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The Barcelona Review: Book Reviews


Bad Marie by Marcy Dermansky
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bookcoverBad Marie by Marcy Dermansky;
Harper Perennial, 2010

These things I love in a novel:  well wrought prose, originality, a sense of surprise, engaging characters and settings, a little fun, and challenges to our everyday perceptions.  This you’ll find in Marcy Dermansky’s Bad Marie, a short novel that has it all in 212 pages.

It’s all about thirty-year-old Marie, a very attractive brunette with large breasts who knows well the power of her physical assets. Marie is a bit off—think Betty in Jean-Jacques Beineix’s Betty Blue (37°2 le matin), but without the obsession.  Marie has just been released from six years in prison for running off with her new boyfriend, Juan Jose, who robbed a bank and whose accomplice shot and killed someone during the caper.  Juan Jose subsequently hangs himself in prison, while Marie dutifully does her time, working in the female prison laundry.

That is the back story, part of Marie’s short history.  The novel begins three weeks after her release. Marie is now a live-in babysitter, sitting in a bathtub with two-and-a-half-year-old Caitlin, her charge.  Marie has been sipping whiskey in the tub and is now passed out.  Caitlin’s parents walk in on the scene and find the naked, inebriated nanny. The child’s mother, Ellen, begins to rail at Marie, while her father, the out-of-print French author Benîot Doniel, cannot stop staring at her voluptuous breasts.  Just as Marie wants him to do.

How did an ex-con, sentenced for being an accessory to murder and bank robbery, land the job in the first place?  She had just shown up at Ellen’s doorstep, and Ellen hired her on the spot.  Why? Because these two  have a history.  Because they grew up next  door to each other.  Because as kids they were thrown together as “friends” even though Marie’s mother was the cleaning lady for Ellen’s family,  even though Marie and Ellen never did get along so great.  It got worse in high school when Marie had sex with Ellen’s boyfriend at the time.  Yes, she’d been drunk.  Yes, she’d been seduced.  But still . . .  this was so Marie.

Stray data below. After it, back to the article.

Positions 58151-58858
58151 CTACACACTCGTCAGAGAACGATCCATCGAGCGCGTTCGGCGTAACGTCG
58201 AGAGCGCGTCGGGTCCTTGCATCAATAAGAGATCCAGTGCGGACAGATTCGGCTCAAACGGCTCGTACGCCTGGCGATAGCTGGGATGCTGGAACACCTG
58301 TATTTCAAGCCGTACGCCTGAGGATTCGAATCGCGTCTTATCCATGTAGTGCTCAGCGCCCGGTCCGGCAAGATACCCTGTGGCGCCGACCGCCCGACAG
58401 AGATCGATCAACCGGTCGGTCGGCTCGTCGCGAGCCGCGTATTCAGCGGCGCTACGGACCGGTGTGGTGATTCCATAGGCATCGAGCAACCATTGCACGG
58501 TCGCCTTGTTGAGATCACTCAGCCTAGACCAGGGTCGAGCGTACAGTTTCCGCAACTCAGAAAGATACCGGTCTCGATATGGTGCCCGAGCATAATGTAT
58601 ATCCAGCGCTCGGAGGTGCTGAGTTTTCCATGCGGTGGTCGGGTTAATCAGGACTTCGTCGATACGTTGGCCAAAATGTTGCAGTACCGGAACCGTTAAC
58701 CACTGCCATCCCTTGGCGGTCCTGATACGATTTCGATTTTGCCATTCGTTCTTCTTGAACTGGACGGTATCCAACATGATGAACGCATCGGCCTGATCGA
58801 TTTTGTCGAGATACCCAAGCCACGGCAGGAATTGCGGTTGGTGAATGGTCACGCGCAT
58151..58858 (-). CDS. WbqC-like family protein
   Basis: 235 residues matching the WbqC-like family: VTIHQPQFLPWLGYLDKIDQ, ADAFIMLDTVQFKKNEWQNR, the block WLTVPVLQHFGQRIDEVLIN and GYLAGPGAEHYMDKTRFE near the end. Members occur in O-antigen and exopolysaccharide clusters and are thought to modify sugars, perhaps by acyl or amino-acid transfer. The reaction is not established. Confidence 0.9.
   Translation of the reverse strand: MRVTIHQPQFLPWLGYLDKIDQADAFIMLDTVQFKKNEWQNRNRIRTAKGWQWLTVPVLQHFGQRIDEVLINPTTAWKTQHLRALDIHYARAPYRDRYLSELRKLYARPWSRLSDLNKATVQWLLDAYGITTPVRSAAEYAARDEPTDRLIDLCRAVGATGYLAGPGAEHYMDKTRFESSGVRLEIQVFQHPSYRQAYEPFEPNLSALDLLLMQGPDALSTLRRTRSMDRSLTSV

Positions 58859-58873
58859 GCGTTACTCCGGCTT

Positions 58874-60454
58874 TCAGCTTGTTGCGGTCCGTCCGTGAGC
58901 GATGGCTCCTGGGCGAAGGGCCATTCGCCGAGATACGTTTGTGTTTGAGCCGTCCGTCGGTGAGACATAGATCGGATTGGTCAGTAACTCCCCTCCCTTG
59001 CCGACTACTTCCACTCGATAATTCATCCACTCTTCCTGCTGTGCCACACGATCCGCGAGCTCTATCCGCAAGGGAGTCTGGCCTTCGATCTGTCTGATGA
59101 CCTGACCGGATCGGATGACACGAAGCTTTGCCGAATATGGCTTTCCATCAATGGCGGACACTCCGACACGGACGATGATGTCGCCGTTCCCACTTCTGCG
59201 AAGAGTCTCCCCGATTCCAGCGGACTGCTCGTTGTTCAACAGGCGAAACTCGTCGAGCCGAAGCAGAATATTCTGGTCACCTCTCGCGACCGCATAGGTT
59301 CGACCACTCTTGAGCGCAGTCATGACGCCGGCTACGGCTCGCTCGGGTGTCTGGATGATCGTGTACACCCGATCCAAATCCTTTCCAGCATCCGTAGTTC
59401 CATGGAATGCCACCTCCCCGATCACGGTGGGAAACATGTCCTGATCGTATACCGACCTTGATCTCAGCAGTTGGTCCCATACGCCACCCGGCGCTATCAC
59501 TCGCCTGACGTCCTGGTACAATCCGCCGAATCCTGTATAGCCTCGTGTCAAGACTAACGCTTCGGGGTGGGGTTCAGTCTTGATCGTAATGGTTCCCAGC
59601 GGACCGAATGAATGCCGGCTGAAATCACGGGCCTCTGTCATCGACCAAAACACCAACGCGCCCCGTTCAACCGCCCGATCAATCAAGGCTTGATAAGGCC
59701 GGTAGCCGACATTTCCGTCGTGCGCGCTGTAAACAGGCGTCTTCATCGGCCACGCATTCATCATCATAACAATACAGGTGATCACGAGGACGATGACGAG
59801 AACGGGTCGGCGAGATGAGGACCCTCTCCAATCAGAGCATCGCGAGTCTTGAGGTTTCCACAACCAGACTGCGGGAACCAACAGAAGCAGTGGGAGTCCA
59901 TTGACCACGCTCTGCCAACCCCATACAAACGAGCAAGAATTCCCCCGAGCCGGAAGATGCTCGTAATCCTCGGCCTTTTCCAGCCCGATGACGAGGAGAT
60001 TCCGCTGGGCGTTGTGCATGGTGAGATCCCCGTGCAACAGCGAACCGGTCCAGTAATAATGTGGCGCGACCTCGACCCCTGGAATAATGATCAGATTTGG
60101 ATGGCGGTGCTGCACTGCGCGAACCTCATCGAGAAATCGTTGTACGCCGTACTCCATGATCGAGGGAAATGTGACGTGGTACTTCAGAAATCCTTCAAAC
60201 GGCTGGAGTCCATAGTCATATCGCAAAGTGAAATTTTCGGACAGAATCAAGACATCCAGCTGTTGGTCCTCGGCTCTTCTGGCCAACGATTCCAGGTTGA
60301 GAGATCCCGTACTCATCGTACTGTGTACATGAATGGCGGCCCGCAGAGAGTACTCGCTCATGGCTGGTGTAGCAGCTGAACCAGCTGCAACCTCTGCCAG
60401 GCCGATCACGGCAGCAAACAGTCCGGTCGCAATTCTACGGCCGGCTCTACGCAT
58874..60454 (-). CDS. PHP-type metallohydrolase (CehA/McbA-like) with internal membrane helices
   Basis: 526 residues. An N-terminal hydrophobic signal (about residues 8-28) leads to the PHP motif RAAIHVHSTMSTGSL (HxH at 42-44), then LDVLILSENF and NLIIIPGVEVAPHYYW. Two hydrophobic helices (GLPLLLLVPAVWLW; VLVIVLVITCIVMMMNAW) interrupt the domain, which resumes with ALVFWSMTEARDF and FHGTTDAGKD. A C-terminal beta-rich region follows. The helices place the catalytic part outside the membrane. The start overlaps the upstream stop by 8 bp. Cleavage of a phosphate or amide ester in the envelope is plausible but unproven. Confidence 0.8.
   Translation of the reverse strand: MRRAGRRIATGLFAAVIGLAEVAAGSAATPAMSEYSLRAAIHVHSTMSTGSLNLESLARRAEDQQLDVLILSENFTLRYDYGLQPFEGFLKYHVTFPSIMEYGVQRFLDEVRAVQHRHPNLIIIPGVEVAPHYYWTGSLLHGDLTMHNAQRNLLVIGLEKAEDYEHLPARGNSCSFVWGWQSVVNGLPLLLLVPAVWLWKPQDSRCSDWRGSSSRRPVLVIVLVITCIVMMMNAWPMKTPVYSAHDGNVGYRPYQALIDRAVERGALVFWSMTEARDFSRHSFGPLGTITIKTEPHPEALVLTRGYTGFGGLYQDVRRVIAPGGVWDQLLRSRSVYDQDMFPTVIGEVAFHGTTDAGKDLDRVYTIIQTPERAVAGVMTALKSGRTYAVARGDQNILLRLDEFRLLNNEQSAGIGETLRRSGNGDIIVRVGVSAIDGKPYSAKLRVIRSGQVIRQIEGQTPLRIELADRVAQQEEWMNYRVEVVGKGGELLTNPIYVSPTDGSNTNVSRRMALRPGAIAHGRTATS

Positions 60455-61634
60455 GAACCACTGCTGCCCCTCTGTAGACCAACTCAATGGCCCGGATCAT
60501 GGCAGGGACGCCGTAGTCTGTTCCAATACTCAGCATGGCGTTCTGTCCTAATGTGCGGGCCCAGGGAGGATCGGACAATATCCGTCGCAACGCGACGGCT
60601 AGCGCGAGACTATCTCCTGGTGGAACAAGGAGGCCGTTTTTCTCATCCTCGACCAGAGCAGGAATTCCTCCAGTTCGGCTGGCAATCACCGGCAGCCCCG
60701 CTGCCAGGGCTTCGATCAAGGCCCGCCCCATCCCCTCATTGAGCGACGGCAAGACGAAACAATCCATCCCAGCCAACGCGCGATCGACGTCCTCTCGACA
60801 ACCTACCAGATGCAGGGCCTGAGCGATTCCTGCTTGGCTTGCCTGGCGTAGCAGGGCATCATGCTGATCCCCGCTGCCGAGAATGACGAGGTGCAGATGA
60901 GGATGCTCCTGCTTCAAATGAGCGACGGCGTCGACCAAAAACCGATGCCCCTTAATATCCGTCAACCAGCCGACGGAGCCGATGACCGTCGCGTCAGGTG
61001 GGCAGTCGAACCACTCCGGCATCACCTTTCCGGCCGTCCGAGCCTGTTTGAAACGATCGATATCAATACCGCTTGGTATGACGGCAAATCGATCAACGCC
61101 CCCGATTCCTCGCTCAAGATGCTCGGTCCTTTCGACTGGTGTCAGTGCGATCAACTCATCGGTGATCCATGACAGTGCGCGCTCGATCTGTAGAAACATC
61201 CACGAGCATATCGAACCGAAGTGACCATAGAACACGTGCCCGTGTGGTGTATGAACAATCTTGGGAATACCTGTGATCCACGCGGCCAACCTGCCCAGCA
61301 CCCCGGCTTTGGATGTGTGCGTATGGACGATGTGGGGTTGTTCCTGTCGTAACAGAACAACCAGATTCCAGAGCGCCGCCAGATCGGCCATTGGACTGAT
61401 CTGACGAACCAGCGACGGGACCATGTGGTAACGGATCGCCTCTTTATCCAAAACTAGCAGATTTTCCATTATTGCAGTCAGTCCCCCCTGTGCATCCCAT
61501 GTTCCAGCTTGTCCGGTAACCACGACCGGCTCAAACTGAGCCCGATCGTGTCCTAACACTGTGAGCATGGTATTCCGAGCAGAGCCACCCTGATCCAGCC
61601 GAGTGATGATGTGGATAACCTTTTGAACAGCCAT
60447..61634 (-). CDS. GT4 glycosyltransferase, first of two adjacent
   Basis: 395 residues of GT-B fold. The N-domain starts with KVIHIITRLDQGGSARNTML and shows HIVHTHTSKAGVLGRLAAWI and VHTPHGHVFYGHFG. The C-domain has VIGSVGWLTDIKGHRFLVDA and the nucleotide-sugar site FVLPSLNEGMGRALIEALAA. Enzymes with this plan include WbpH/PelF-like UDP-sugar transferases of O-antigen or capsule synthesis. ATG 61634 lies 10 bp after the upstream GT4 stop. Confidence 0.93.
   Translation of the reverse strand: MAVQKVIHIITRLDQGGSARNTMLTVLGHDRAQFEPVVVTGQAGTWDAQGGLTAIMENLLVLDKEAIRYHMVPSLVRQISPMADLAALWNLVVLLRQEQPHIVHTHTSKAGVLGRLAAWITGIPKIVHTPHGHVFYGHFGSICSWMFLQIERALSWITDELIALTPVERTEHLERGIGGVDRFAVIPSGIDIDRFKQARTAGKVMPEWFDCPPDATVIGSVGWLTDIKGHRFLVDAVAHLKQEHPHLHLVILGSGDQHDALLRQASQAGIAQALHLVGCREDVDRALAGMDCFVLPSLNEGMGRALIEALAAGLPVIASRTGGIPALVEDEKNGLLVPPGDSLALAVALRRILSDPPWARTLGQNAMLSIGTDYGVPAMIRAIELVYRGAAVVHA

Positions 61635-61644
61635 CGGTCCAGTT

Ellen, who could “forget if not forgive,” had undoubtedly taken on Marie out of some kind of pity.  Plus, she’d needed a nanny just then and the child took to her.  Marie, for her part, genuinely took to the child too.  So why not?

Lots of why nots, as it turns out.  This isn’t called Bad Marie for nothing. But we’re not talking ax-wielding nannies here, nothing so simple or formulaic.  Our Marie simply has one major flaw:  she lives for herself and her own pleasures.  Caitlin is a pleasure, most of the time.  Eating is a pleasure, all of the time.  Taking baths with Caitlin is  a pleasure.  Seducing Ellen’s husband is a pleasure.  In prison, Marie had read his one book, Virginie at Sea, now out of print, over and over again. She is smitten by the author; she’s fed up with Ellen’s constant rules and routine.  Early on—or I wouldn’t mention it—Marie and Ellen’s husband run away.  With Caitlin. What follows is so full of surprises it will have your head spinning.

While I dare not give any more away, I can say that Marie, while remaining true to her hedonistic pursuits, has huge obstacles of her own to overcome, and it’s amazing how she navigates.  One minute she is riding high, dining in expensive restaurants; the next, she is cut off.  Then she’s back on top; then not.  And so it goes.  No matter how bad things get, however, there is hardly a time when simply a hot bath or a gourmet chocolate mousse won’t raise her spirits to the ultimate degree.  And this is why, for all her faults, we too revel in her pleasures.  How exquisite to live wholly in the moment!  To savor simple joys without a thought for what’s to come!  To have zero ambition—almost; she would like to eat escargot dripping in butter.

Dermansky has said that she based the novel on French film, and she has listed five particularly inspiring films.  Betty Blue was not listed, but it certainly came to mind.  Indeed, I pictured a young Béatrice Dalle as Marie.  One wonders, will Marie turn destructive and aggressive when cornered too tightly?  Will she lose her grip on reality, such as she perceives it?  What will happen to the precocious baby Caitlin?

Settle down with a glass of cava and chocolate truffles for this one—because it will make you want to indulge yourself—and savor the exquisitely heady and edgy world of bad, bad, bad Marie.  J.A.